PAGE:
I usually pour the small package into the concentrate, shake well, and then make the 1: 9 directly from the concentrate.

false_Aesthetic
19-Nov-2006, 13:14
Hmm

Maybe I misread it all. I should've done what you do and use just dillute the thick stuff 1:9

Doh!

Arne Croell
19-Nov-2006, 14:02
I think the concentrate bottle for making 1 gallon contains about a quart, so making the stock solution would be 1:3 as indicated by Michael. Now if you dilute all of that 1:4 you end up with 5 gallons. 1 quart in five gallons is 1:19, not 1:9...! So you're about a factor of 2 too dilute.
I usually pour the small package into the concentrate, shake well, and then make the 1: 9 directly from the concentrate.
I just checked, the concentrate for one gallon is actually less than a quart, its 772ml, resulting in 1+4 for the 1 gallon of stock solution, making it even worse.

I learned the 1:9 from concentrate method from John Sexton at a workshop in 1993 or so and have used it ever since with no problems.
Arne

joseph therrien
20-Nov-2006, 12:24
I use this stuff quite successfully. It is optimized for processing at 75f or 23.9C

toyoman
26-Nov-2006, 15:53
I have used T-Max RS for quite a while now and is most appropriate for sheet film, but you mentioned roll film and I would go the route of using the regular T-Max developer at 1:4 with temps around 75 (72 is ok) with a 6.5-7.0 minute development time. Agitate every 30 seconds, and would be the traditional five time gentle inversion, no excessive shaking. A resting time between agitation seems to be needed for this developer. Higher dilutions would require longer times than 8 minutes, at least for me it did and didn't seem to have any benifits for contrast control. HP-5 ISO at around 200-250, though I would stay with the Kodak films, T-Max 400, at 320-400, and T-Max 100 at 80-125. Use a water-bath instead of a stop solution in the middle of the process, and extend the time with the water-bath to a minute with the agitation at the 30 second mark. Then rinse and fix the film in a regular fashion.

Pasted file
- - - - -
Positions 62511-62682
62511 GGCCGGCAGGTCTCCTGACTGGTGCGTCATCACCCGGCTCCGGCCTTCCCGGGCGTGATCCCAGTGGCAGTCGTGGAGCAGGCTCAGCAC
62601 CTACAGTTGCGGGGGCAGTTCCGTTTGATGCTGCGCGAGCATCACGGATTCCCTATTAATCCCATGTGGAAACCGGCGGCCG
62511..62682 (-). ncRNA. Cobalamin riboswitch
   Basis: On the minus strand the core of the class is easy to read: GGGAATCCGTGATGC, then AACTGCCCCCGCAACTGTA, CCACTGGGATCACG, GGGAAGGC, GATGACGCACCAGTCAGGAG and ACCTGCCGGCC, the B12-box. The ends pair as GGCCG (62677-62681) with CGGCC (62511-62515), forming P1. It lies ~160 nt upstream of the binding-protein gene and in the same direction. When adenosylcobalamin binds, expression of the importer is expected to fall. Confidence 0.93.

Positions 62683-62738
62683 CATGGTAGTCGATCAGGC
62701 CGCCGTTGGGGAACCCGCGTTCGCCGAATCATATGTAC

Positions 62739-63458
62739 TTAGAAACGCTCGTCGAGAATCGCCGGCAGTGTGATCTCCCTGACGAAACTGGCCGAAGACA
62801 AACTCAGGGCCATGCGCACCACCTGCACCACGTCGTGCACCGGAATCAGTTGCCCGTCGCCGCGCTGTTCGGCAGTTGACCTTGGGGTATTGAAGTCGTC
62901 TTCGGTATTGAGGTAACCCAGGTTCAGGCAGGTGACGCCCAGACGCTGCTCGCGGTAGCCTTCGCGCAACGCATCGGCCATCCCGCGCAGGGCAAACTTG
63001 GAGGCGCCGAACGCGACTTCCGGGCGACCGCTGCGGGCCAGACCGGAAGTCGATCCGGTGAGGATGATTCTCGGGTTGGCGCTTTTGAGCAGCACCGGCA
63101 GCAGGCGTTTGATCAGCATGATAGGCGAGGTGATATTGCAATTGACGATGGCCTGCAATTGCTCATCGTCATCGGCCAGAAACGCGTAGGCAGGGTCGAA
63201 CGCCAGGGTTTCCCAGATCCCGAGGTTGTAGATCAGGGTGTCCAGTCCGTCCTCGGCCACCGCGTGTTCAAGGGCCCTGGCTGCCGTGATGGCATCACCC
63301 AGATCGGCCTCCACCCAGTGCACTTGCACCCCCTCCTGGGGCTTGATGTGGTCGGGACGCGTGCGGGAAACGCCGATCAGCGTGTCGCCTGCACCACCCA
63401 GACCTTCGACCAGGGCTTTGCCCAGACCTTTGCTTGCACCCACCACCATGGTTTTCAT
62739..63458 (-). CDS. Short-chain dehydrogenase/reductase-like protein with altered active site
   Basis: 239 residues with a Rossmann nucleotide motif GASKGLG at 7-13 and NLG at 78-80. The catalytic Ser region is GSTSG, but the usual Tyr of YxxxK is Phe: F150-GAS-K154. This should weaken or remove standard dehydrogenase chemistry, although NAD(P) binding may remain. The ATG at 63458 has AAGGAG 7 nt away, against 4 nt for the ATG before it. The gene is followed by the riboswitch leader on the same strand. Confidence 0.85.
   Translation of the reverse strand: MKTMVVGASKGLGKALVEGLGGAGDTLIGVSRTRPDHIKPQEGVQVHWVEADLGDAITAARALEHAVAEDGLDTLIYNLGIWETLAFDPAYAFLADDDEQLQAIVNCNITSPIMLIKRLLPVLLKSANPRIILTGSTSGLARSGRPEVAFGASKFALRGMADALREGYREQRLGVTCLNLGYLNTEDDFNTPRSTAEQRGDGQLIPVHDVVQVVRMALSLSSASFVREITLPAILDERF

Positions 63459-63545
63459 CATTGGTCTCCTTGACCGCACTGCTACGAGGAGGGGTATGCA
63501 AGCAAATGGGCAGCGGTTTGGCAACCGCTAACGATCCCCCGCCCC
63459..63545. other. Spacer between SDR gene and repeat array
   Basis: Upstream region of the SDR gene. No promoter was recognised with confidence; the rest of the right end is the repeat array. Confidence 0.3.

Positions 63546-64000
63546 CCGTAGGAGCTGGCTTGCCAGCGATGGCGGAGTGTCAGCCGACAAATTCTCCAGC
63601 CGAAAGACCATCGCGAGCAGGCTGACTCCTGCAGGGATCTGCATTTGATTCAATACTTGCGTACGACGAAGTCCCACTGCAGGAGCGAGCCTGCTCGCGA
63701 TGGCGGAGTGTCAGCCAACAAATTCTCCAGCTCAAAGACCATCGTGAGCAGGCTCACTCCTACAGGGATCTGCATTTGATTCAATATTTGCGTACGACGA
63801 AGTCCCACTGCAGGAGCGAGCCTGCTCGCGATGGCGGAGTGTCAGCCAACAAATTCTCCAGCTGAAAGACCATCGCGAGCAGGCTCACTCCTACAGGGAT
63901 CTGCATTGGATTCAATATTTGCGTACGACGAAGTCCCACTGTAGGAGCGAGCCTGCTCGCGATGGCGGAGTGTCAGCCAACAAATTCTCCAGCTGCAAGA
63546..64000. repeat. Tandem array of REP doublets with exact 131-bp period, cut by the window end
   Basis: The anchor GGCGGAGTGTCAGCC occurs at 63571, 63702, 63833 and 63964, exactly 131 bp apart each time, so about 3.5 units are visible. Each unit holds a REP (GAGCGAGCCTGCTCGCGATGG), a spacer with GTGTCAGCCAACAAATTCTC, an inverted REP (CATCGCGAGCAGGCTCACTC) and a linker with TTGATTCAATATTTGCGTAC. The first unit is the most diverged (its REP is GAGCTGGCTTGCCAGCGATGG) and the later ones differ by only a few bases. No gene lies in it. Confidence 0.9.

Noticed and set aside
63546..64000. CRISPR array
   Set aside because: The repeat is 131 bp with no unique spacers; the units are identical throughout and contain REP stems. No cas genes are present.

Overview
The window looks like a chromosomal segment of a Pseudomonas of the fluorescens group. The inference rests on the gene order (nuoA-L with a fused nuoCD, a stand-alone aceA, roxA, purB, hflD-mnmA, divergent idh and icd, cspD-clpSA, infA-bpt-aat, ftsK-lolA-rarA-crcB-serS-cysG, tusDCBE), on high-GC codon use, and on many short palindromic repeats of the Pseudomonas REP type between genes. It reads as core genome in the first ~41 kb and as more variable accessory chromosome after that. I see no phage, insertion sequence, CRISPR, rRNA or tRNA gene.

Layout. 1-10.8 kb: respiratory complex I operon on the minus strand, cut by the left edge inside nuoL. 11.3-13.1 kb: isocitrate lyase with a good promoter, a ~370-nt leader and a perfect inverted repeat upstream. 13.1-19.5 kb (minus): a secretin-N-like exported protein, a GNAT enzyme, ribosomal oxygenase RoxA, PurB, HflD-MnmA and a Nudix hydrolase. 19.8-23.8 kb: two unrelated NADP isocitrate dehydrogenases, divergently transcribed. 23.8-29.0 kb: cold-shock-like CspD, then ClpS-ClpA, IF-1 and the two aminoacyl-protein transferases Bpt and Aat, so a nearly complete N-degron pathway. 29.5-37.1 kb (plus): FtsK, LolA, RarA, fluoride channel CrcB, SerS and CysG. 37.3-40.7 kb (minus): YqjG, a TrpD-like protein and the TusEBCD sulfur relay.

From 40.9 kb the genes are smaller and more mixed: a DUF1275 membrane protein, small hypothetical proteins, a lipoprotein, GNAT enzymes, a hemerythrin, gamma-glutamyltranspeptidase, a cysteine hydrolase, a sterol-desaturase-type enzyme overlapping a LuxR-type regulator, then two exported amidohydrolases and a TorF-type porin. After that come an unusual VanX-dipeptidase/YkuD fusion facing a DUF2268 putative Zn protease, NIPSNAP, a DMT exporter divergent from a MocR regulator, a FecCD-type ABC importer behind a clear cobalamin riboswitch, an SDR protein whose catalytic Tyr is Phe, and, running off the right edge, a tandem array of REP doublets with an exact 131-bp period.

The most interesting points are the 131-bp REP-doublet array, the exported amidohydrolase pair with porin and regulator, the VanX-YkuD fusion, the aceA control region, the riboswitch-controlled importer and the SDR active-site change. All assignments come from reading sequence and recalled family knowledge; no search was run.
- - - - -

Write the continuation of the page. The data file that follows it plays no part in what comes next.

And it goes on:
Michael Heald
26-Nov-2006, 16:26
Hello! With continuous agitation using a roller ad print drum, at dilutions of 1:3, 1:7, and 1:9 of TMax RS, for 4x5 TMax 400, I've gotten an EI of 500. I tested 1:3 myself at home, and used BTZS for 1:7 anbd 1:9 tests. Best regards.

Mike

neil poulsen
26-Nov-2006, 19:13
I don't know if RS is the same as the original TMax developer, but the original is doesn't have a very long shelf life? Was your developer new, when you used it?

scrichton
27-Nov-2006, 03:57
As far as I know I always use it at 1:4 with a temperature of either 20 deg C for hand agitation or 24 deg C for in the Jobo (depends on overall lazyness of setup time)

I have found it at this dilution 100% reliable on all the emulsions I have thrown at it .. although it's a wee bitty too fast for PanF.

tribby
29-Nov-2006, 14:51
i made the same dilution mistake when i went from powder to liquid devs. 1:9 from the little bottle is a good way to use RS.

fyi, DDX is the same...

tribby